With Mafia: Definitive Edition looming close, fans are excited to jump back into the world of mobsters in Lost Heaven. Obvious but unfair comparisons to the GTA franchise have been drawn several times over with the Mafia series, but the games couldn't be further apart.
While the games follow a similar structure of gameplay, their approaches differ wildly, and their execution is decidedly distinct. The GTA franchise has been able to achieve massive success over the years, which has led to many games being unfairly dubbed "GTA Clones".
However, that tag has never stuck on Mafia due to the game's original identity and ideas. The Mafia franchise has been able to build considerable goodwill amongst the fanbase, and here we look at what makes it so unique.
GTA vs Mafia: 5 major differences between the games
1) Approach to the open-world
Prior to Mafia III, which opted for a more traditional open-world, the franchise's approach to the game structure was different. While GTA looks to provide massive open-world maps with a tonne of things to do, Mafia likes to put more emphasis on story and character.
This is why more often than not, Mafia has a more linear feel to it than GTA. The game's open-world exists simply to immerse the player in the story of the protagonist and not to encourage open-world exploration.
However, the open-world is crafted extremely well in Mafia as cities such as Lost Heaven and Empire Bay are some of the most well-realized locations in gaming.
2) The protagonist
The protagonists of the GTA franchise have been largely larger-than-life characters capable of superhero/villain levels of violence (save for Niko Belic). Whereas the Mafia franchise, save for Lincoln Clay, has been known to build more realistic, relatable protagonists.
Mafia's Tommy Angelo is a cabbie, who is recruited into the Mafia and Vito Scaletta is a former soldier merely looking to help out his friend. The protagonists are much more grounded with some degree of reliability.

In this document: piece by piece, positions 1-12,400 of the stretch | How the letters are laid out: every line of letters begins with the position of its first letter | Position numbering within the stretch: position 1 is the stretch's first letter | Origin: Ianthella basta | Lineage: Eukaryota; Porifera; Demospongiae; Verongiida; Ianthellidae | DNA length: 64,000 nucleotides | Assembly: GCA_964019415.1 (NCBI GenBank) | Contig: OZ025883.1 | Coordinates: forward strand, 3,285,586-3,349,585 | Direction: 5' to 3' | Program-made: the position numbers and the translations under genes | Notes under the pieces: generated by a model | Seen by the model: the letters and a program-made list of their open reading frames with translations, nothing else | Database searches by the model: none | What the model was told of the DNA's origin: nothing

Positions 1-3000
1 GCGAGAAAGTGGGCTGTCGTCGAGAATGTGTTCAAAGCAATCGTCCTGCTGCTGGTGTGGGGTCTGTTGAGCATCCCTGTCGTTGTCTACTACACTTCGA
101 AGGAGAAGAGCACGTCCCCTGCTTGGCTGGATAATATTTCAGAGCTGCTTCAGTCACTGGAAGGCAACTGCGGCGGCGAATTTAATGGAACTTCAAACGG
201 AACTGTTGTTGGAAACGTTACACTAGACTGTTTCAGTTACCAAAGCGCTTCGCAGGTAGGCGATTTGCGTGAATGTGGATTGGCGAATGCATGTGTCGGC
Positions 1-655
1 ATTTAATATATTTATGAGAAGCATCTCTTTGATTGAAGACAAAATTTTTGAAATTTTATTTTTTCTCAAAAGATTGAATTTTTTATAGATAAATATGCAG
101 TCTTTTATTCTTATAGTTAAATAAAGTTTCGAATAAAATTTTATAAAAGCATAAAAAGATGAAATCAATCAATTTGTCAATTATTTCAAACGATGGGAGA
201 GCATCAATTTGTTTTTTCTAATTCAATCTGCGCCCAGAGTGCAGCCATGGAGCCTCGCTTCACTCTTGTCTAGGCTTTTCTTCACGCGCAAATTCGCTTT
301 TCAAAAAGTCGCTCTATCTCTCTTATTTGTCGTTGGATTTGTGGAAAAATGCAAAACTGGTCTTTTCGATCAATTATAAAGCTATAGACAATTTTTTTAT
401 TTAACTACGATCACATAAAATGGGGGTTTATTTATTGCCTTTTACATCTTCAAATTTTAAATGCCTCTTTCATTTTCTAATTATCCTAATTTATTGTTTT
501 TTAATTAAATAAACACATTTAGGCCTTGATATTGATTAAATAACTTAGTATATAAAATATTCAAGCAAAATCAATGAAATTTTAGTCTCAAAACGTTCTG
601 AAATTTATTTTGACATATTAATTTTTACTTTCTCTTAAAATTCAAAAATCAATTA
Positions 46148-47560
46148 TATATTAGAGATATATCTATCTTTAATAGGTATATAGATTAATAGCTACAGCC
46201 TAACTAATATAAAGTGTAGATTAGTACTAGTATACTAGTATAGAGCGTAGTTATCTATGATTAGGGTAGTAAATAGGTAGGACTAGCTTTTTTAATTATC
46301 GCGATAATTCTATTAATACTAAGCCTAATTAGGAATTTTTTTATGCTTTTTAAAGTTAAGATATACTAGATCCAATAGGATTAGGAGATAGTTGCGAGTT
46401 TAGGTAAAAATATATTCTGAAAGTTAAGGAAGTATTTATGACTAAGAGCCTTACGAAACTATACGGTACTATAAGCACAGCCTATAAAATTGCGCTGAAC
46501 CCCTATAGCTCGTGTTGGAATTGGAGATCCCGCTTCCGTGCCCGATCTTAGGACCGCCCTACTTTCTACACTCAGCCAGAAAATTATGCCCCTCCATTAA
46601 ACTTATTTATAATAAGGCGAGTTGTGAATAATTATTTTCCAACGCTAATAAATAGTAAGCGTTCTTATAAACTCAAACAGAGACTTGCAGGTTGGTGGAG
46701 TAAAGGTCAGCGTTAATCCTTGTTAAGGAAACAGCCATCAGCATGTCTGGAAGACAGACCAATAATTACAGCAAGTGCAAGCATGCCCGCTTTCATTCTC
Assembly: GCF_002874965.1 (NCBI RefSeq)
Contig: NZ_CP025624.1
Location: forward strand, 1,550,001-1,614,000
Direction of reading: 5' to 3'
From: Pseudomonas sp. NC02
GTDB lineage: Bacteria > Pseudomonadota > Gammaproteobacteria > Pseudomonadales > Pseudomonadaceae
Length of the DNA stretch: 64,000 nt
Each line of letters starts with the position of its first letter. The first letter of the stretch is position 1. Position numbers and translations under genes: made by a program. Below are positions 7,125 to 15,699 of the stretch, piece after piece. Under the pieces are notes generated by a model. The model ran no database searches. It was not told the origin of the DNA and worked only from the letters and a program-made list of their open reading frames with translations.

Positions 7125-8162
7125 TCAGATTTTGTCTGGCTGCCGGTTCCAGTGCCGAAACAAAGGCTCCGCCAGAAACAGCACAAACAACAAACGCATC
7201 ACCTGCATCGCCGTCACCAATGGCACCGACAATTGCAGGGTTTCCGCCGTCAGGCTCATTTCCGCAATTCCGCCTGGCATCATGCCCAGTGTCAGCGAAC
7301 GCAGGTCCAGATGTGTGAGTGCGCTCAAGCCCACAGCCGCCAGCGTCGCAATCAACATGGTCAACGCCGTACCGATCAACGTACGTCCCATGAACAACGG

The Mafia franchise has reveled in its periodic settings, and it has become the series' signature. No game in the trilogy has been set in modern times, with the closest one being Mafia III in the 60s.
The GTA franchise is also dabbled with a retro setting, but only going so far back as the 80s. The period, the atmosphere of both games couldn't be further apart.
Mafia often feels more melancholic and methodical than its more loudmouthed, satirical counterpart in GTA.
Mafia, first and foremost, is a franchise that aims to tell very human stories of characters players can even relate to at some level. The scale of the games (except Mafia III) are much more contained than the epic nature of the GTA games.
The stories in Mafia are much more contained affairs and aim to tell powerful stories. However, that does not mean that the games lack that explosive quality, as the narrative is filled with memorable moments from start to end.
The GTA games are far more satirical and cynical in their tone than Mafia and always run the risk of being snarky.
The gameplay in the Mafia franchise has been pretty standard. Functional and to the point, there are hardly any unnecessary and complicated bells-and-whistles.
The Mafia franchise has clarity on what the game's primary objective is: to tell an exciting narrative with functional gameplay. The game's strength comes from not its gameplay, but its story.
The GTA franchise also attempts to tell stories, albeit, the gameplay has more depth than Mafia's. By no means is GTA the most in-depth RPG game or a combat-focused sim, but it certainly has more depth than Mafia's approach to gameplay.Published 08 Sep 2020, 13:02 IST